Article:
Carbon Monoxide

By Karen Larsen

A closeup of exhaust coming out of a car's tailpipe

Edmonton has been having a problem with carbon monoxide over the past few months. Here is some information about carbon monoxide poisoning and how to protect your family.

Carbon monoxide (CO) is an odourless, colourless, toxic gas. It is produced by the incomplete burning of common fuels such as gasoline, coal, natural gas, propane, or any other combustible material such as wood, cloth or paper. Fuels burn incompletely when an adequate of oxygen is not available.

Today’s more energy-efficient, air tight homes can limit air inflow into the home. This may cause fuel burning appliances compete for available oxygen and “back-draft. (Pulling polluted or CO contaminated air back into the house.) Any indoor workplace where engines are running presents a potential hazard. Workers must realize the fuel-powered machines can expose them to this deadly gas.

When CO is inhaled, it is absorbed through the lungs and into the bloodstream where it prevents the body from absorbing oxygen. Without oxygen, vital organs, especially the heart and brain, begin to deteriorate. To compensate, your heart rate increases, breathing may become difficult and in most serious circumstances cardiac trauma, brain damage, coma and death will result. The severity of symptoms depend on its concentration in the air, the length of exposure and the person’s health condition. CO poisoning is progressive and can build up to dangerous level in your body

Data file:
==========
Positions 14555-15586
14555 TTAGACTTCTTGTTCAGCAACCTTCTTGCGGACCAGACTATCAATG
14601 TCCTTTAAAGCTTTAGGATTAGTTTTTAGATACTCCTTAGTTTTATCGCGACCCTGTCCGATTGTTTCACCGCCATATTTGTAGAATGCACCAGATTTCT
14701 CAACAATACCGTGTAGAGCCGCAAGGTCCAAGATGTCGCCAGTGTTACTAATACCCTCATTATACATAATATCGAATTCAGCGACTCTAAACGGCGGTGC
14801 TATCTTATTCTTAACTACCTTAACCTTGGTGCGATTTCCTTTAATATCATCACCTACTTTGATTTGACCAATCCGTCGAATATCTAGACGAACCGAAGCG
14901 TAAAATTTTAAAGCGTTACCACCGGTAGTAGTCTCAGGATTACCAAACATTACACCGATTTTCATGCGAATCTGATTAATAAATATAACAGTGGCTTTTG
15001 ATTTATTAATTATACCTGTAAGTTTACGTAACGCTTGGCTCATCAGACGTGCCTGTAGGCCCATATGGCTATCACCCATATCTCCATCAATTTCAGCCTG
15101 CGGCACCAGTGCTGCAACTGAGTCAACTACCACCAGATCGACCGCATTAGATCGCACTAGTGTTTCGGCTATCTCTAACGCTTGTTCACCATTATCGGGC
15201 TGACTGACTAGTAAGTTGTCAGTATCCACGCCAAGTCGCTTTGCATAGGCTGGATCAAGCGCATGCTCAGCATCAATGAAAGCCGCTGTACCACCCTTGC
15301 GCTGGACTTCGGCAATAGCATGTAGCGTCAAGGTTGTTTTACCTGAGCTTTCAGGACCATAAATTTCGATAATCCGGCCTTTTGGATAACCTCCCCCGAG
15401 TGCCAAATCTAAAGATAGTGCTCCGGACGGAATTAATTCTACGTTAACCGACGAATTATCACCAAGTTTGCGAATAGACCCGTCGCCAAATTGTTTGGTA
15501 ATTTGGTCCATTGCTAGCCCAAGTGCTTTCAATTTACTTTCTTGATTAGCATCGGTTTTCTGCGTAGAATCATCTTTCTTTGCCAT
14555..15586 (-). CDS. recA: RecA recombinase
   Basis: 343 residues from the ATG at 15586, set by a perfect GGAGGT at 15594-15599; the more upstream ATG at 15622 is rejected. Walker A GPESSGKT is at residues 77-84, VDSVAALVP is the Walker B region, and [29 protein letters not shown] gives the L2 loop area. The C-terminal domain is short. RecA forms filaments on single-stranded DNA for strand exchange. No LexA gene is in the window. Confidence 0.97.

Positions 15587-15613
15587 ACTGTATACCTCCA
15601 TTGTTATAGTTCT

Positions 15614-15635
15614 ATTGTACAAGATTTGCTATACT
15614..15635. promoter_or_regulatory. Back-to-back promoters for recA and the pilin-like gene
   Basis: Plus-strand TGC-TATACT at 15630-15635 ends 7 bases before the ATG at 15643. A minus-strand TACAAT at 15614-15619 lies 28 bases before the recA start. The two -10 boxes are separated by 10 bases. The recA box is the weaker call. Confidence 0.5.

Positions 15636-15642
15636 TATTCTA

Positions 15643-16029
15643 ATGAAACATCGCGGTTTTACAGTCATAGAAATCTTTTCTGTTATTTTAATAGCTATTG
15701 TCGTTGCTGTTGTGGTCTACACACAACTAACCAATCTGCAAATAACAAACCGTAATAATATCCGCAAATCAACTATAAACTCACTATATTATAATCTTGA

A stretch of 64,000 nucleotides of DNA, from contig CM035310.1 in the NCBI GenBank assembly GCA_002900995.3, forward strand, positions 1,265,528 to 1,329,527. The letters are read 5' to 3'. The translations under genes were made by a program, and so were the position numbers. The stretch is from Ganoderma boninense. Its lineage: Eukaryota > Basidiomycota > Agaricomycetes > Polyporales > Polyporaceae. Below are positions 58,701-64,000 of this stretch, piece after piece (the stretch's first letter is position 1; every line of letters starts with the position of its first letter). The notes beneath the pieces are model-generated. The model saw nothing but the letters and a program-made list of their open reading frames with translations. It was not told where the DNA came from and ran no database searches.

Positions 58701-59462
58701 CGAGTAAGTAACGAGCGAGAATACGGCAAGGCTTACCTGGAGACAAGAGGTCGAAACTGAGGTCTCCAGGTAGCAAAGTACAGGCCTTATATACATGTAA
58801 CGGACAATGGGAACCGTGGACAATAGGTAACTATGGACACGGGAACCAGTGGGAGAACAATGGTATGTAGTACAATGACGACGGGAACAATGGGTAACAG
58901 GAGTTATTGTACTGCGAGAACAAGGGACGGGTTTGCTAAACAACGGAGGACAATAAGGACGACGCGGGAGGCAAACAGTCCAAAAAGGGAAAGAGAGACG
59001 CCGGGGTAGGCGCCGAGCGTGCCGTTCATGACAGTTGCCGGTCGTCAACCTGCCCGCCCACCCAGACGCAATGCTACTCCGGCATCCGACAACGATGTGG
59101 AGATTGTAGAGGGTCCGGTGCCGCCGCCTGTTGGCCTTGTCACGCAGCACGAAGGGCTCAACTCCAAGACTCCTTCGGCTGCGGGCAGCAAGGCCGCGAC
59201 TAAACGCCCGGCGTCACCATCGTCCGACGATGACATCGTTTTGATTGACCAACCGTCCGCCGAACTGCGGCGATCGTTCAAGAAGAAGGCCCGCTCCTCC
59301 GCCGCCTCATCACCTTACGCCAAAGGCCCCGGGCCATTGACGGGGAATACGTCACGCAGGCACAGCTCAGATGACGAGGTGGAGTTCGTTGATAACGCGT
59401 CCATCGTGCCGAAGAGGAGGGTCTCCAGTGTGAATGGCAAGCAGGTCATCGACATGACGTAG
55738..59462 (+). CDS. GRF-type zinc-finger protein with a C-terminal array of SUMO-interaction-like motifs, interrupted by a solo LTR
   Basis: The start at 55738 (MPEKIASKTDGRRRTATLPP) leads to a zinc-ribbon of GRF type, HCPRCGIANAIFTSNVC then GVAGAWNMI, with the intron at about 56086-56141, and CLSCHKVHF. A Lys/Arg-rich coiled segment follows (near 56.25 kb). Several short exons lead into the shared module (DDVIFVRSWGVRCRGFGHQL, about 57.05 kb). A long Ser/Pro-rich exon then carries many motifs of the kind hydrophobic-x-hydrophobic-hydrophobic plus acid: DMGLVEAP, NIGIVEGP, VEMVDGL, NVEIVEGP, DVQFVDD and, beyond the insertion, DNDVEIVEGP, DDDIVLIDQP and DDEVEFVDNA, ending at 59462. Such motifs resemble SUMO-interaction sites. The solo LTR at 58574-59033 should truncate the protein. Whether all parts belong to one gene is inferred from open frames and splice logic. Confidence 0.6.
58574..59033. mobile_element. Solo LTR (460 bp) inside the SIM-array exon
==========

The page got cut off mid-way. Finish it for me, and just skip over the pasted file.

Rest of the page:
Medical experts believe that the severity of the symptoms will increase for unborn babies, infants, children, seniors and people with heart of lung problems.

Ensure that intakes, vents and pipes on fuel burning appliances and chimneys are kept clear of debris. Have a qualified technician inspect and clean the vents, etc., at least once a year. This should be done before the cold season. Visually inspect fuel burning equipment and their venting systems on a regular basis for signs of cracks, wear, soot, rust or corrosion. Contact a qualified technician to repair the faulty systems. Equipment that uses natural gas, such as you house furnace, should show a clear blue flame. If the flame is yellow or orange call a technician to check for possible problems.

The installation of a CO detector is the second line of defense. There are three (3) basic types of detectors: gel cell, elector-chemical and semi-conductor. All three (3) types will assist in detecting carbon monoxide. CO alarms can be powered in three (3) ways: battery, plug-in and hardwired. Talk to your provider when trying to make the best decision for your needs. Choose an alarm with a test button. Consider a battery back-up source for alarms powered by household electricity and ensure your CO alarm is equipped with an audible warning alarm. There should be at least one (1) CO detector on each floor, including the basement. If you are going to install it on the ceiling, make sure it is not near the smoke detector so you don’t get mixed up about which alarm is sounding. Do not install an alarm near a window, or air register, where drafts can reduce the alarm’s operation and sensitivity.